Skip to main content

MRSA and C. Difficile rates fall (but not here)

A new report from the Chief Medical Officer of Health in England reports that "rates of C. difficile have fallen consistently in all English regions in recent years. MRSA has fallen markedly and is now very low in many areas."

As noted in  November, there is no evidence of that in Ontario, as the incidence of both MRSA and C. Difficile is about the same as when public reporting started (i.e. over about the same period as when the rates of MRSA and C. Difficile were falling in England).

While England has made good progress on MRSA and C. Difficile, the new report also indicates an alarming increase in other types of bacteria including new strains of E coli and Klebsiella, which causes pneumonia. There are now many more cases of these than MRSA.
As many as 5,000 patients die each year in the UK of gram negative sepsis – where the bacterium gets into the bloodstream – and in half the cases the bacterium is resistant to drugs, the Guardian reports.

"Antimicrobial resistance poses a catastrophic threat," said Sally Davies, the Chief Medical Officer. "If we don't act now, any one of us could go into hospital in 20 years for minor surgery and die because of an ordinary infection that can't be treated by antibiotics."  Davies adds "we will find ourselves in a health system not dissimilar to the early 19th century at some point" if adequate steps are not taken.

The US Centre for Disease Control recently issued a call to action after announcing that an increasingly resistant bacteria has found its way into 18% of U.S. long stay acute care hospitals.  The bacteria, called Carbapenem-Resistant Enterobacteriaceae (CRE), kill one in two patients who get bloodstream infections from them and are resistant to all, or nearly all, antibiotics. A resistant form of Klebsiella pneumoniae (which is one type of CRE) has showed a seven-fold increase in the last decade. Prevention techniques include strict hospital cleaning and hand hygiene practices.

Photo: Klebsiella by AJC1


Popular posts from this blog

Deficit? Public spending ain't the cause. Revenue, however...

With the election over, pressure to cut public programs has become quite intense. In almost all of the corporate owned media someone is barking on about it.

Another option -- increasing revenue from corporations and the wealthy is not mentioned.  However, data clearly indicates that Ontario does not have an overspending problem compared to the other provinces.

Instead, it indicates Ontario has very low revenue. 
Ontario has the lowest public spending of all the provinces on a per capita basis (see the chart from the 2014 Ontario Budget below).  So there is little reason to suspect that we have an over-spending problem.  If anything, this suggests we have an under-spending problem.







The Ontario government has also now reported in the 2014 Budget that Ontario has the lowest revenue per capita of any province.  This is particularly notable as other provinces are quite a bit poorer than Ontario and therefore have a much more limited ability to pay for public spending.  (Also notable in this…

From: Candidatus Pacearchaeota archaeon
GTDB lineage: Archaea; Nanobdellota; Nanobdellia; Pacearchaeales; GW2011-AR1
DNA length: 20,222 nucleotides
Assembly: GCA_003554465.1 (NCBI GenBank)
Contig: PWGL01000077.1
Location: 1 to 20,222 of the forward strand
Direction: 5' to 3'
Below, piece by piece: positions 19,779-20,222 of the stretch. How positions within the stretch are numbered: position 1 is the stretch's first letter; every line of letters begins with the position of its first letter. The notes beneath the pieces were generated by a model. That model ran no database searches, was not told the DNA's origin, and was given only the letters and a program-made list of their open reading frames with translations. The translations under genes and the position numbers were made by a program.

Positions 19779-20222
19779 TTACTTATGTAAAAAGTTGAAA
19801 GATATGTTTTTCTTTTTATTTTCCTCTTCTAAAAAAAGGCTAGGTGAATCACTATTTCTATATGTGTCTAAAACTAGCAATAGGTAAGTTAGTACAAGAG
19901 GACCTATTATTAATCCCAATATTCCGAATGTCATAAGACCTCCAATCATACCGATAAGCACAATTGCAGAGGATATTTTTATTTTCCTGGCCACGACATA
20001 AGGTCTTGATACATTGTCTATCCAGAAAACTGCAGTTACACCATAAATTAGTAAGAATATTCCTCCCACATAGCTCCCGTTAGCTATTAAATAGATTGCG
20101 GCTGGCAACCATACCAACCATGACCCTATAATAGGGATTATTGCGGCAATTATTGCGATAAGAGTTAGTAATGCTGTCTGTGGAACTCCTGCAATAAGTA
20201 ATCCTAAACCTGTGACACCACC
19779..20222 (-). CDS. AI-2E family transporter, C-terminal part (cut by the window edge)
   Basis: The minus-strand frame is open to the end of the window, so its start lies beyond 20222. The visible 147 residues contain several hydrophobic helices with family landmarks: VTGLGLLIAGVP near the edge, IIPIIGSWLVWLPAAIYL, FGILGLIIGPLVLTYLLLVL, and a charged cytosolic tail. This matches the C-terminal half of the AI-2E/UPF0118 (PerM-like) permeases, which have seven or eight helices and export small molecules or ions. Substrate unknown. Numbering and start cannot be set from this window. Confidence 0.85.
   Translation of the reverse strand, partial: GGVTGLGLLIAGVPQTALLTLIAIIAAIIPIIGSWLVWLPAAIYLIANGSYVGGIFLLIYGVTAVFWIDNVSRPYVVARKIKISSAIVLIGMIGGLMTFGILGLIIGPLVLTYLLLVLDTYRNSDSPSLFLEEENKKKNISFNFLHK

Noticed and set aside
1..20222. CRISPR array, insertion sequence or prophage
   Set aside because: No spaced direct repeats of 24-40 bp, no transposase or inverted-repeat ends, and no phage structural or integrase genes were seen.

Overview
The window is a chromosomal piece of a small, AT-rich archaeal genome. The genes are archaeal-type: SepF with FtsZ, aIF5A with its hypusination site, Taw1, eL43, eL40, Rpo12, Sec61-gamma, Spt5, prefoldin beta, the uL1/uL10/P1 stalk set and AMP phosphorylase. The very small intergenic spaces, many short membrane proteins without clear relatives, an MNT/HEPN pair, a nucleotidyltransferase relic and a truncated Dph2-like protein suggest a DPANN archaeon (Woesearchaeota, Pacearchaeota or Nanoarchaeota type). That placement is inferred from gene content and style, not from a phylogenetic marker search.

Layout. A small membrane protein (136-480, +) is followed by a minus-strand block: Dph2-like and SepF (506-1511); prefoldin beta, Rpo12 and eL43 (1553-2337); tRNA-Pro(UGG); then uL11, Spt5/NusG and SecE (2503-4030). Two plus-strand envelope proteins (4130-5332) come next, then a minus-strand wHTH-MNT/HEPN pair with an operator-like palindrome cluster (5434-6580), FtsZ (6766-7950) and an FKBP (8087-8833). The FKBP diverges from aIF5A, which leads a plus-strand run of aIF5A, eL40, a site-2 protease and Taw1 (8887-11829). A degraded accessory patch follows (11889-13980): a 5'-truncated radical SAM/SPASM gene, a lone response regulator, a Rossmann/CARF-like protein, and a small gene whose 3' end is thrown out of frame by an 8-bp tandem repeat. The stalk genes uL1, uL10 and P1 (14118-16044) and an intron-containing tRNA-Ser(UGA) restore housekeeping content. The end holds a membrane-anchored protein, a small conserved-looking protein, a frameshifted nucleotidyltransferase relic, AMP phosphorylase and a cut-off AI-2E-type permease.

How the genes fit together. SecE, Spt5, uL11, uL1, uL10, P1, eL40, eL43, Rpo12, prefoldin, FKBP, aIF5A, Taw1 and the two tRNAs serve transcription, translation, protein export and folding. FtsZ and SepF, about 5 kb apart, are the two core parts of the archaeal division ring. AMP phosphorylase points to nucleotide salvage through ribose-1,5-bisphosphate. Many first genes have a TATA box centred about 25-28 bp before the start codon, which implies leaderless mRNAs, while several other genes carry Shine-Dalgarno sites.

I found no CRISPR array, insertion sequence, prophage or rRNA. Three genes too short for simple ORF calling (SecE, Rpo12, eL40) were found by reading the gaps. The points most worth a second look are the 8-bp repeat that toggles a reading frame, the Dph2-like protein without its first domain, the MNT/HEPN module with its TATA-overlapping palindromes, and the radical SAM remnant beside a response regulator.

Budget underwhelms on health care. Bait and Switch is such a nasty term

Last year the government promised a 4.64% health care funding increase in 2018/19. Then, earlier this month, they announced they would deficit spend to improve hospitals, mental health, home care, and child care.   Three of the four items cited by the government for improvement were part of health care. 

As it turned out the government did in fact promise in today's Budget to deficit spend $6.7 billion. (Due to a $1 billion fall in expected revenue, the extra spend amounts only to an extra $5.7 billion for 2018/19 programs – but that is still a significant chunk of new found cash for program spending.)  
If health care had gotten even a proportionate share of this new $5.7 billion in program spending, it would have added an additional $2.4 billion to health care  --  in other words about another 4% increase.  

But all health care got -- despite the government’s health care rhetoric -- was an extra $284 million. That may sound like a lot but with a total health care spend of $61 bill…

Ford government promise falls far short of solving hospital hallway medicine problem

Tens of thousands of new Long-Term Care (LTC) beds needed just to offset aging
The new Progressive Conservative government in Ontario has promised 30,000 new long-term care beds over the next ten years, often connecting this to their promise to end hospital hallway medicine.  But how does this promise stack up with growing demand for these facilities?
Most people 85 and older live in collective dwellings (LTC facilities, seniors residences, multiple level of care facilities).  The setting with the largest number of elders 85 and older is LTC facilities, with about 35% of the population 85 to 89  years old and almost 40% of the population 90 to 94 years. Older people are even more likely to be in a LTC facility.
The population 85 and older is the main driver of the need for long-term care beds.
An additional thirty thousand LTC beds by 2028 will only partially offset the rapid growth in the 85+ population.  The ministry of finance projects 42.5% growth in the most relevant population (85 a…